Colombian leader cites his accord with rebels as paradigm for ending civil wars worldwide

21 September 2016

A year after pledging to return to the United Nations General Assembly to announce the end of a 52-years-long civil war that has killed more than 220,000 people and victimized over eight million more, Colombian President Juan Manuel Santos today mounted the self-same podium to declare his nation finally at peace with an accord that can serve as a precedent for the rest of the world.

“The bells of peace are ringing in Colombia and their echo is heard by all nations represented in

this room,” he told the Assembly on the second day of its annual general debate, citing the final accord reached in August between his Government and the Revolutionary Armed Forces of Colombia (FARC-EP).

“Colombia gives hope to the world that it is possible to achieve the dream of peace when there is will and commitment,” he said.

“After more than half a century of internal armed conflict, I come back to the United Nations today, on the International Day of Peace, to announce, with all the strength of my voice and of my heart: the war in Colombia has ended,” he added, painting the enormous benefits that will accrue from exchanging bullets for ballots and devoting all resources to national development.

After a plebiscite on 2 October, FARC guerrillas will surrender their arms to a UN observer mission over a six-month period and become a political movement, with their weapons melted down to become three monuments to peace: one at the UN in New York, one in Cuba where the peace negotiations took place, and third in Colombia.

“These monuments will remind us that the bullets are behind us and the construction of a new and better country has begun,” Mr. Santos said. “The last and oldest armed conflict in the Western Hemisphere has come to an end. America, the vast American continent, with all of its islands, from Patagonia to Alaska, is now a zone of peace.”

The accord not only guarantees FARC participation in politics but gives greater guarantees to the opposition, to strengthening democracy and the electoral system, improving the lives of poor people, and granting access to land to those who do not have it or who lost it because of the war.

“The main characteristic of this peace process is that it focused on the protection and the guarantee of the rights of victims: the rights to truth, to justice, to reparation and to non-repetition,” Mr. Santos said, citing such mechanisms as a truth commission, while those responsible for the most serious crimes will be judged and punished.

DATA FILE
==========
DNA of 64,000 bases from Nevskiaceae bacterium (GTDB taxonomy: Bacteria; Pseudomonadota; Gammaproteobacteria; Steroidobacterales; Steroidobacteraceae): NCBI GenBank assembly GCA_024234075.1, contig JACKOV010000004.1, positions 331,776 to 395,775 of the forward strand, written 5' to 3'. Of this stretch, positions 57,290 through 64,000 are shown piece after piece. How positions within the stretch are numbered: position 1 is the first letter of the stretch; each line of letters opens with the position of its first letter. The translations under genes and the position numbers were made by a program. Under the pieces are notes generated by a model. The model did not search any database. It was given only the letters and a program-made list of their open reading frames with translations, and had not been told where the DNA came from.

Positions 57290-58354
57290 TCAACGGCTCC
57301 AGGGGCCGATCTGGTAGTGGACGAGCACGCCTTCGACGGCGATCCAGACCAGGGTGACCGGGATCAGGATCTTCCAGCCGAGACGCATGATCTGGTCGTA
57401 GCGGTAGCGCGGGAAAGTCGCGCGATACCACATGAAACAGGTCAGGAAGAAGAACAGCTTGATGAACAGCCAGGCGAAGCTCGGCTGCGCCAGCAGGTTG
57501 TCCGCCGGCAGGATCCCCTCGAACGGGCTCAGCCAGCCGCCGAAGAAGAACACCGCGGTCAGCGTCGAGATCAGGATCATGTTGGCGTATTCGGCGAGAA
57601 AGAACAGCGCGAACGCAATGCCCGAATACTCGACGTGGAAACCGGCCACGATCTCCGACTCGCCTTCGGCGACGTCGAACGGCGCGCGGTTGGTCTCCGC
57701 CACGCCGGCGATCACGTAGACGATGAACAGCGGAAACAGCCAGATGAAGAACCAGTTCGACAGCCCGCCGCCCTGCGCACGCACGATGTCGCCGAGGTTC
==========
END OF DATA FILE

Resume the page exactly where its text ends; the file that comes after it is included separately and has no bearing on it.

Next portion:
“This is the first time in the history of the resolution of armed conflicts in the world that a Government and an illegal armed group agree on a transitional justice to submit to through an agreement and not through external imposition,” he added.

He noted that drug trafficking has fuelled war in Colombia and around the world and FARC will now cooperate in combatting the scourge, ensuring great benefits for the environment.

“The substitution of illegal crops with legal crops will end the deforestation caused by planting coca,” he said.

“A new Colombia greets the international community today, a Colombia full of hope. A Colombia that, without a war, is ready to reach its highest potential and to be a positive factor in the global context,” he concluded.

“A Colombia where the resources that used to finance war will now be geared towards education, health and security for its citizens […] I can say today, in this history-filled halt, that we have delivered, to Colombians and to the whole world. Colombia is turning the page and ending the chapter of war to start writing the chapter of peace. This is what we wish for the rest of the planet,” he declared.

President Santos is among the many leaders who will address the general debate of 71st General Assembly. The Assembly's high-level segment opened this year with the adoption Monday of the New York Declaration as the outcome of the first-ever UN Summit for Refugees and Migrants. Made up of all the 193 Member States of the United Nations, the Assembly provides a forum for multilateral discussion of international issues covered by the UN Charter.


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